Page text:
To celebrate the launch of our new guide, Developmental Editing for Fiction, we are publishing a series of three blog posts in which Sophie Playle – author of the guide – answers CIEP members’ burning questions about this service.
What’s the most common developmental editing problem you see in fiction?
New writers often underestimate how much they don’t know.
Completing a full draft of a book is an immense achievement in and of itself, and authors will usually find their writing technique has improved by the time they get to the end of their first draft. But just as writing technique takes practice, so does the art of hanging plots together.
So the most common developmental issue I see in fiction is a weak or unclear premise (because the author will have usually started writing with a vague idea that they developed as they wrote) with a plot that doesn’t hit enough significantly dramatic, interesting or relevant events (because a good structure is built from a good premise).
Often the solution is to teach the author how to refine their premise and make better use of the archetypal plot points that lend themselves to a classic three-act structure.
Other common issues include narration that focuses too much on summary and exposition (instead of building dramatic scenes) and unfocused point of view, causing distance or confusion between readers and characters.
Have you ever come across a developmental problem so huge that it could not be resolved? If you have, how did you handle this with the author?
No, because what does it even really mean to resolve all the issues in a book?
There’s no such thing as a perfect book. In my eyes, my role is to help the author improve what they have, and I can always make suggestions on how they might do this.
Fiction authors tend to be emotionally involved in their writing. How do you deal with authors being upset and/or resistant to your suggested amendments? Or are they generally happy to receive constructive feedback?
You’d think that when someone asks for professional feedback and is willing to pay for it, they would be open to receiving said feedback … But that’s not always the case!
I’ve worked with authors who have replied to my feedback quite curtly, affronted. Over the years, I’ve developed a better instinct for the kind of authors who are secretly looking for validation and the kind of authors who are genuinely looking for constructive guidance, and made sure I’m working with the latter.
I work really, really hard on writing my feedback with sensitivity and tact, and I tell the author what they’re doing well, too. If they resist my feedback, there’s nothing I can do about that – and it’s their prerogative.
It’s possible the author needs to work on their own emotions around receiving feedback, but it’s also possible that I’ve not quite understood what they’re trying to do or that some of my suggestions aren’t right for the book, so I try to maintain some humility and distance from how an author receives my work.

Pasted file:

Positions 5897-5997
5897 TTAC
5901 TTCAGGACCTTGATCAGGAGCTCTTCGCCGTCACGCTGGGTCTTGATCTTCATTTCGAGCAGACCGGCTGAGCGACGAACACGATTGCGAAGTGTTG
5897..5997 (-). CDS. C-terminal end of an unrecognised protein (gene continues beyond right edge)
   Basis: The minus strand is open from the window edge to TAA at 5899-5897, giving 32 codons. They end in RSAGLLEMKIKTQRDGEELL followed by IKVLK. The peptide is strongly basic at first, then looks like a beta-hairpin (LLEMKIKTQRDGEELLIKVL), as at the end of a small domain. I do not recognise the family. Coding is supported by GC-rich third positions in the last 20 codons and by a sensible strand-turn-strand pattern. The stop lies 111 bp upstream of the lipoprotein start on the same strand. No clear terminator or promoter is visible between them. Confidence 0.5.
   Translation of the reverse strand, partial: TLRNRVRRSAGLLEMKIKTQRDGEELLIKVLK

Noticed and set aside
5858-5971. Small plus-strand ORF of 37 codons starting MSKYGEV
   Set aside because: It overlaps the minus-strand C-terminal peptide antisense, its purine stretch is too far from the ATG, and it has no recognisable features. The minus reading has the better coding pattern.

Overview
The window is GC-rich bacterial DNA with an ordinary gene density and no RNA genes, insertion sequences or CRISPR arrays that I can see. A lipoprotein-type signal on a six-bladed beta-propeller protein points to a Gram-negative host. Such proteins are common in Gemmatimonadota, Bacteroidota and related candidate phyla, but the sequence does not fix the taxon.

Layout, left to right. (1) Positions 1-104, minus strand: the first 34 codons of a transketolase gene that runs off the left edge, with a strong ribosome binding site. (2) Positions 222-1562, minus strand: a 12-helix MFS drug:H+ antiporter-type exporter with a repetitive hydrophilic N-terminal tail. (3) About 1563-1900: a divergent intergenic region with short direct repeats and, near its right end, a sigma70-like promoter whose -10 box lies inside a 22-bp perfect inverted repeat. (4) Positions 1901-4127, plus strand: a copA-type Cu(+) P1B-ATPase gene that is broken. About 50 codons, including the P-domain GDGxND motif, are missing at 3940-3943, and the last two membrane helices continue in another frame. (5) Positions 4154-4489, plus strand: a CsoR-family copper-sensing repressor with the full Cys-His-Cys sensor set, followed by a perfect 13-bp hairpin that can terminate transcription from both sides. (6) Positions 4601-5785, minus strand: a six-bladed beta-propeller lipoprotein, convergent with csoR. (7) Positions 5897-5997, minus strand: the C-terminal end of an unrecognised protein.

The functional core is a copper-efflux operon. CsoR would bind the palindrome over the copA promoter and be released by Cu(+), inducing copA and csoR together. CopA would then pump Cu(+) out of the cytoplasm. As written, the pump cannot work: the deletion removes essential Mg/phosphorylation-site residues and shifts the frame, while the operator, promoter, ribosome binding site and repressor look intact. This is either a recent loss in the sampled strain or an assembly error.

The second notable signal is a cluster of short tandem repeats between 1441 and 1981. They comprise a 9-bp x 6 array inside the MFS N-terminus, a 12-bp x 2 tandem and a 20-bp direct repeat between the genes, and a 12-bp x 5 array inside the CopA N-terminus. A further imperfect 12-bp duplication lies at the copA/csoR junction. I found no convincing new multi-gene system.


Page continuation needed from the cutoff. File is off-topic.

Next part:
There have been times when I’ve felt like an interloper in the private, intense author–text relationship. How does an editor create the space for themselves to work, and for the author to coolly re-evaluate the text?
Similar to my answer above: the author is responsible for their own mindset, but there are things we can do as developmental editors to help them feel good about the feedback we’re giving – by communicating with humility and tact.
What do you do when it feels as though everything needs fixing?
I put the manuscript aside for a day or two and let the small issues sink to the bottom of my mind like sediment so I can see the bigger issues more clearly. Then I focus on addressing those.
If I feel it’s appropriate, I’ll suggest multiple rounds of feedback – so the author will go away and address the first round of suggestions, then I’ll reassess the new draft and give them different, more nuanced things to focus on for the next draft.
I try to suggest this approach upfront, before I even start working on the manuscript, so that I’m not suddenly asking the author to shell out for more editing that they didn’t expect or budget for. To be able to suggest this approach to the author, I need to spend a little time looking at the manuscript and getting to know the author’s creative goals beforehand.
You (and the author) have to take into account the law of diminishing returns, though. Authors don’t have infinite budgets or time, so sometimes it’s about doing the best you can with the resources available, and accepting that.
Even if you and the author can’t get the manuscript to the point you’d like, it can be a valuable learning experience for the author and they can take what they’ve learned to their next book.
About Sophie Playle
Sophie Playle is a professional fiction editor who also teaches online courses to other editors. Speculative and literary fiction are her favourite genres to edit, and she loves working with authors who are passionate about high-quality storytelling.
Sophie is an Advanced Professional Member of the CIEP, and has an MA in Creative Writing from Royal Holloway, University of London.
The Chartered Institute of Editing and Proofreading (CIEP) is a non-profit body promoting excellence in English language editing. We set and demonstrate editorial standards, and we are a community, training hub and support network for editorial professionals – the people who work to make text accurate, clear and fit for purpose.
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Posted by Harriet Power, CIEP information commissioning editor.
The views expressed here do not necessarily reflect those of the CIEP.